Harry found in his workshop, it seemed to me, a kind of sanctuary, for it provided him with a respite from, almost a kind of therapy for, the worries of this world for him to work with his hands repairing things. Perhaps it was the metaphor of healing, after all, that offered him a powerful solace. But I also think that there was something about the attitude that was required to enter the place, that workshop that provided sanctuary a word that implies both that the place is a safe place and holy. The word itself, though it means “holy” comes to mean a place of refuge, a place of asylum, just as Helge means holy but becomes, to use Helge’s words, “a manly name, a Viking name.”

As I grew up and especially after my grandfather’s death I had to find other workshops, other sanctuaries. One of these I had stumbled upon before his passing, for as a teenager in New Hope I would often frequent the office of a local writer, John Pfeiffer, who wrote anthropological treatises for the popular market. He did a good deal of research for each of his books, and allowed me to visit him to pick his brain about writing and about the possibility of having a career as a writer.

Photo by Wally Gobetz.
Logan Inn. Photo by Wally Gobetz.

Carl Lutz’ workshop was the kitchen of the Logan Inn, the original inn of New Hope (the borough once called Wells Ferry) which, in the early eighteenth century, the town’s founder John Wells owned and operated even before New Hope was called Coryell’s Ferry, which it was after it was called Wells Ferry; all this is the stuff of another, in fact a previous blog. For Carl, who would later become the mayor of New Hope, the busy kitchen of the Logan Inn provided him with a kind of refuge from the business of running the Inn and, eventually, the whole town.

I should mention two other places that served as (and three other mentors who ensured) workshops and sanctuaries for me. One of these was Professor Phil Lockhart of Dickinson College, another Tom Corey, pastor of one of Philadelphia’s truly urban churches; the third, Mrs. Zinaida Sprowles, self-described peripatetic pedagogue, who bore workshop and sanctuary within, demonstrating that such a place need neither longitude nor latitude. Each of these provided refuge away from the stresses of life, and with them one did not merely learn what it meant to be an apprentice in an art, such as writing or cooking, but in life. With them I found myself often puzzling about bigger questions regarding meaning and significance, about what words meant, not merely how to craft them. Each of them showed how to read and, based on what was read, offered insights about what to write. In their sanctuaries where I pondered how to function as a human being, how to walk, indeed to see, in this dark world and wide, and how not to allow that one talent, which is death hide, to stay lodged, useless. But I wax poetic. Suffice it to say that in those sanctuaries I pondered the questions that would give me pause, that would compel me to understand that to be a proper human being requires participating in humanity’s pain and, eventually, would place a pen in my hand for that very purpose.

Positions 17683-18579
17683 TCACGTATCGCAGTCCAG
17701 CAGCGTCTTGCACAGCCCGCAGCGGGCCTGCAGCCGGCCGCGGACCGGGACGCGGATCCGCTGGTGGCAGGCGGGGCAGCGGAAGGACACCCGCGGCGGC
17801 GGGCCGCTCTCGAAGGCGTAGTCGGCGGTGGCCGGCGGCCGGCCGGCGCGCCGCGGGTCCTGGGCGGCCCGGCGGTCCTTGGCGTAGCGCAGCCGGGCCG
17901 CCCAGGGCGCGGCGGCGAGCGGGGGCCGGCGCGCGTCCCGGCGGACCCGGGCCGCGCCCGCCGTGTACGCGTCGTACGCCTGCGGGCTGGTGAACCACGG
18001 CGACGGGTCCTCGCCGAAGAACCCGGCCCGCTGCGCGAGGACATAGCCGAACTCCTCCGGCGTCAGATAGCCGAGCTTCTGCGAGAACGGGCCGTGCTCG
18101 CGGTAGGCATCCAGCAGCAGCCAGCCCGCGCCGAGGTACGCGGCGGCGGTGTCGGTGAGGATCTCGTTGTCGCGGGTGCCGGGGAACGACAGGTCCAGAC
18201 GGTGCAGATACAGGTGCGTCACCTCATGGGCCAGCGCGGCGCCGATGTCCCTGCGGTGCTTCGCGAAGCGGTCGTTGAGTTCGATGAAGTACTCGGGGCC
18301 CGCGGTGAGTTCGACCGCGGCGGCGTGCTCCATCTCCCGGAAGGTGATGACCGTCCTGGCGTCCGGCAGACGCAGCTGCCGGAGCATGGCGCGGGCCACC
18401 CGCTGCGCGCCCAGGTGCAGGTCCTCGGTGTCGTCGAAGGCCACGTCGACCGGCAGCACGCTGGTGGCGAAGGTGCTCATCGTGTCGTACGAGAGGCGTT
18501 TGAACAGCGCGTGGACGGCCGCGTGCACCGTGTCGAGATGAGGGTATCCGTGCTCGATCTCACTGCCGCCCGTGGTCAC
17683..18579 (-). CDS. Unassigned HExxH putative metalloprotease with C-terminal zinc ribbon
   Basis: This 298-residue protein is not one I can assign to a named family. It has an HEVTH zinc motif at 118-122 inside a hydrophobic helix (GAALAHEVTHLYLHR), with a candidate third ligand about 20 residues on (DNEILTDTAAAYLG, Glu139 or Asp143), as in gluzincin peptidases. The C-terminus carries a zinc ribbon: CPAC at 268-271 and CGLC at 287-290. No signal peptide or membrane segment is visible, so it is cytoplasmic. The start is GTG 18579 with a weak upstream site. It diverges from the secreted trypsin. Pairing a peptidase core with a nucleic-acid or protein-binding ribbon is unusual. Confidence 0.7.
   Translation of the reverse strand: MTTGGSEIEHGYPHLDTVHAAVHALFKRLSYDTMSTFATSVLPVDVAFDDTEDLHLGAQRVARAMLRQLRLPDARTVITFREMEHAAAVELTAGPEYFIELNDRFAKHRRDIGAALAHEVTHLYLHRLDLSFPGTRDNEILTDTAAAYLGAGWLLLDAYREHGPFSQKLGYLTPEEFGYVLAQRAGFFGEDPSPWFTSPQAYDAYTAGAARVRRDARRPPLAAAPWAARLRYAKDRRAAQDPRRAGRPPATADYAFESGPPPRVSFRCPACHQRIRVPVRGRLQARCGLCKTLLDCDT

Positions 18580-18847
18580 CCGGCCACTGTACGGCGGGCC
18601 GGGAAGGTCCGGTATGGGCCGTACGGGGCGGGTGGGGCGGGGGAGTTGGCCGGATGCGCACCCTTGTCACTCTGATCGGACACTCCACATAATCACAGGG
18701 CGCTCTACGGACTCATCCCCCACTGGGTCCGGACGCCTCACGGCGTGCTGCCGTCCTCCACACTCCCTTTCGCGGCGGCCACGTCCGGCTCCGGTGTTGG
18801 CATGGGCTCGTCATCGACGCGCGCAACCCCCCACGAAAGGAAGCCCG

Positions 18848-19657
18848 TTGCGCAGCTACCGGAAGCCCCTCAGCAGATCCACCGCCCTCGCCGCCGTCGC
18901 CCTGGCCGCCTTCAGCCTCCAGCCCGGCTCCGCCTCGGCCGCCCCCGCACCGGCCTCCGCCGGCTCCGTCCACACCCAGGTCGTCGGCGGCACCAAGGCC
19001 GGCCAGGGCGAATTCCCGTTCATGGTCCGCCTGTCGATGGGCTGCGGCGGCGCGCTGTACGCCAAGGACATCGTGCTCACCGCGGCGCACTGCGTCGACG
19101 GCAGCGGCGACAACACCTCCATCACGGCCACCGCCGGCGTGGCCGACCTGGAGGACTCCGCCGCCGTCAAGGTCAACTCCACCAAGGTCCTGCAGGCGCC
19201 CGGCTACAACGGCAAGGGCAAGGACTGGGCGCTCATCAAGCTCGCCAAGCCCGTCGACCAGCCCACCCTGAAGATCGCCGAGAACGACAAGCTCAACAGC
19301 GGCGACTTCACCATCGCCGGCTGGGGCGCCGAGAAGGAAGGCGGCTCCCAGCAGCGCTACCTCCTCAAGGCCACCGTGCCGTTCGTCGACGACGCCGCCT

Helge Antoni, pianist
Helge Antoni, pianist

“Have them sit down,” Helge said, as he bestrode the piano in the college chapel, spacious enough for the master class that he offered to the assortment of musically trained college students assembled there. I watched and listened as they played in this makeshift workshop, a sanctuary in more than one sense, for Helge had lived up to his name, creating a sanctuary, whose walls were forged from notes and whose roof was made of wafting chords, supported by occasional applause and masterful instructions to a true master’s students in a master class. There I experienced sanctuary again, in a workshop that was no workshop, for it normally was a place of faith—not works, lest anyone should boast. And I realized again, as I sat there watching the love he had for those students and their warm responses to his gentle admonitions and corrections, that here learning could happen afresh, in a sanctuary. I remembered the teachers of my sanctuaries, from Harry to John to Carl to Zinaida to Phil to Tom, and back again to Capri, where I had met Helge.

“Heavenly,” the appropriately named master thundered after one of the students had played her piece, “just heavenly …” adding, after a decorous pause, “Wasn’t that glorious?”

“Indeed,” I thought, “it was.” But I was thinking of something much larger than the fine piece that the student had played. I was thinking of sanctuary and the sound of an old electric drill when I replied, “Truly, Helge, it was.”